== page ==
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Drop the Tartare! Is the Fish You're Eating Safe? Mercury Levels in Seafood Explained

By Maxine Wally | Oct 02, 2013 05:30 PM EDT

Fish
Changes in diet can be effective for patients with chronic obstructive pulmonary disease (COPD), a latest research finds. (Photo : Flickr)

New research shows that 84 percent of the world's fish contain levels of mercury that could be harmful, but there are certain kinds of seafood that should be avoided in particular.

According to a recent Yahoo Health article, scientists have pinpointed the reason why such deep-water fish as bigeye tuna have more mercury than the marine animals that feed closer to the surface of the ocean, like yellow fin tuna.

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A piece published in Nature Geoscience showed the work of University of Michigan and University of Hawaii scientists, who discovered that 80 percent of methylmercury - the metal's extremely toxic form - can be found in the ocean deep, which explains why fish who feed on the floor of the sea have such immense levels of it in their systems.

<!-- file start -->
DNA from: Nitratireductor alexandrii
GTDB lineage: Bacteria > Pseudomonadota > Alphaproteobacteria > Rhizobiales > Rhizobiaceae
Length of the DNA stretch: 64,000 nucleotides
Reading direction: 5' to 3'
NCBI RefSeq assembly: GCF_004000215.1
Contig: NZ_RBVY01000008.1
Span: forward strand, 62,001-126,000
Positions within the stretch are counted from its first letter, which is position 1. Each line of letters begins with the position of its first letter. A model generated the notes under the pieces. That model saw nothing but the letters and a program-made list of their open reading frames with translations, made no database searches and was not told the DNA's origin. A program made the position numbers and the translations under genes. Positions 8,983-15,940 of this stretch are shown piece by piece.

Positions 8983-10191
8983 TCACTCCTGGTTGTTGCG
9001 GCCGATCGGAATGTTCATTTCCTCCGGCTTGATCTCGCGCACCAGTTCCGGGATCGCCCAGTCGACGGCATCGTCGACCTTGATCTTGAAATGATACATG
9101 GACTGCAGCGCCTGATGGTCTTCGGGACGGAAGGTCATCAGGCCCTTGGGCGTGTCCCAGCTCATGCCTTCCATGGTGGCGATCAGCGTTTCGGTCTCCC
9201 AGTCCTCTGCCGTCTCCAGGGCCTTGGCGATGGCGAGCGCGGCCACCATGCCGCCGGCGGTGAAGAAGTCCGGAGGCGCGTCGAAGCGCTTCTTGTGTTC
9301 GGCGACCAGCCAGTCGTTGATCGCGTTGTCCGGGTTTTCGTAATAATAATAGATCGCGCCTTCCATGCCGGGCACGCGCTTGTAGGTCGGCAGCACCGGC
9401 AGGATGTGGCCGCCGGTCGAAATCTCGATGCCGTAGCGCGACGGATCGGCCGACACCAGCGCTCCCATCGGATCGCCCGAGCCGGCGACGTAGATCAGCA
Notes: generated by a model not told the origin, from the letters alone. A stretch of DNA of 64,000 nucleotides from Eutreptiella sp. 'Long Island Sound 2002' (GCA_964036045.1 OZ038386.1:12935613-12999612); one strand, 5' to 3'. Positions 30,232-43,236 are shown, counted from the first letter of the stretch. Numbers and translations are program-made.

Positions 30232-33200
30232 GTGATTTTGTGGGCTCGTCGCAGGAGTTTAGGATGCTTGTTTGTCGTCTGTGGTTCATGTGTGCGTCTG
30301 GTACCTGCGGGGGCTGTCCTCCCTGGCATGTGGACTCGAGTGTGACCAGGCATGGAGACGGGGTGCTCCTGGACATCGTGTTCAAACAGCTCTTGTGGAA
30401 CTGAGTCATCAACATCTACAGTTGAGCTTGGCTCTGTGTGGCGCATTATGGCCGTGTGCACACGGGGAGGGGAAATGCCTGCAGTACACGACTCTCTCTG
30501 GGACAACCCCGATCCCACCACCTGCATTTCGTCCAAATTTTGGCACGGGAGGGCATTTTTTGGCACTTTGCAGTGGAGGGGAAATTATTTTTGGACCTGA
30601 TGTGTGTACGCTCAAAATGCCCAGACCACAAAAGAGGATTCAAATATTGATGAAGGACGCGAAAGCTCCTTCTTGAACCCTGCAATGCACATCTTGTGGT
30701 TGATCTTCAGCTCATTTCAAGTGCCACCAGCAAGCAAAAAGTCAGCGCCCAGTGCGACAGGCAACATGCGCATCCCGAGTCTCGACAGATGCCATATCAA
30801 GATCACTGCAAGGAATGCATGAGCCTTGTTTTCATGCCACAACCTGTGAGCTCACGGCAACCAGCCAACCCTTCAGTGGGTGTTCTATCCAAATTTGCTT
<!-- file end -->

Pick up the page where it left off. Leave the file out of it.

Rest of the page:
"We knew this was true, but we didn't know why," co-author to the study Brian Popp told Hawaii 24/7, adding that the team used a mass spectrometer to study mercury levels in three prey fish species and six species of predators in the Pacific Ocean.

The study predicts that the levels of this toxin will surely rise, and may double by 2050 in the Pacific Ocean. Children are the most susceptible to methylmercury poisoning, since their brains and nervous systems are not yet fully developed. Exposure to this toxin for babies in the womb could lead to stunted memory, attention, language, fine motor and mental skills, the EPA reported.

The fish that contain the highest amount of mercury include the marlin, Pacific Bluefin tuna, swordfish and king mackerel. A handful of shark species were also found to have higher-than-normal mercury levels. Another new study points to other deep-water animals, like the lantern fish, moonfish and bigeye or skipjack tuna, as potentially dicey fish to ingest.

The healthiest fish to eat, according to the Biodiversity Research Institute, include anchovy, sardines, flounder, salmon, cod and haddock. They said that these choices can be eaten every week. Flying fish and mahi-mahi have the least amounts of mercury in their meat. 

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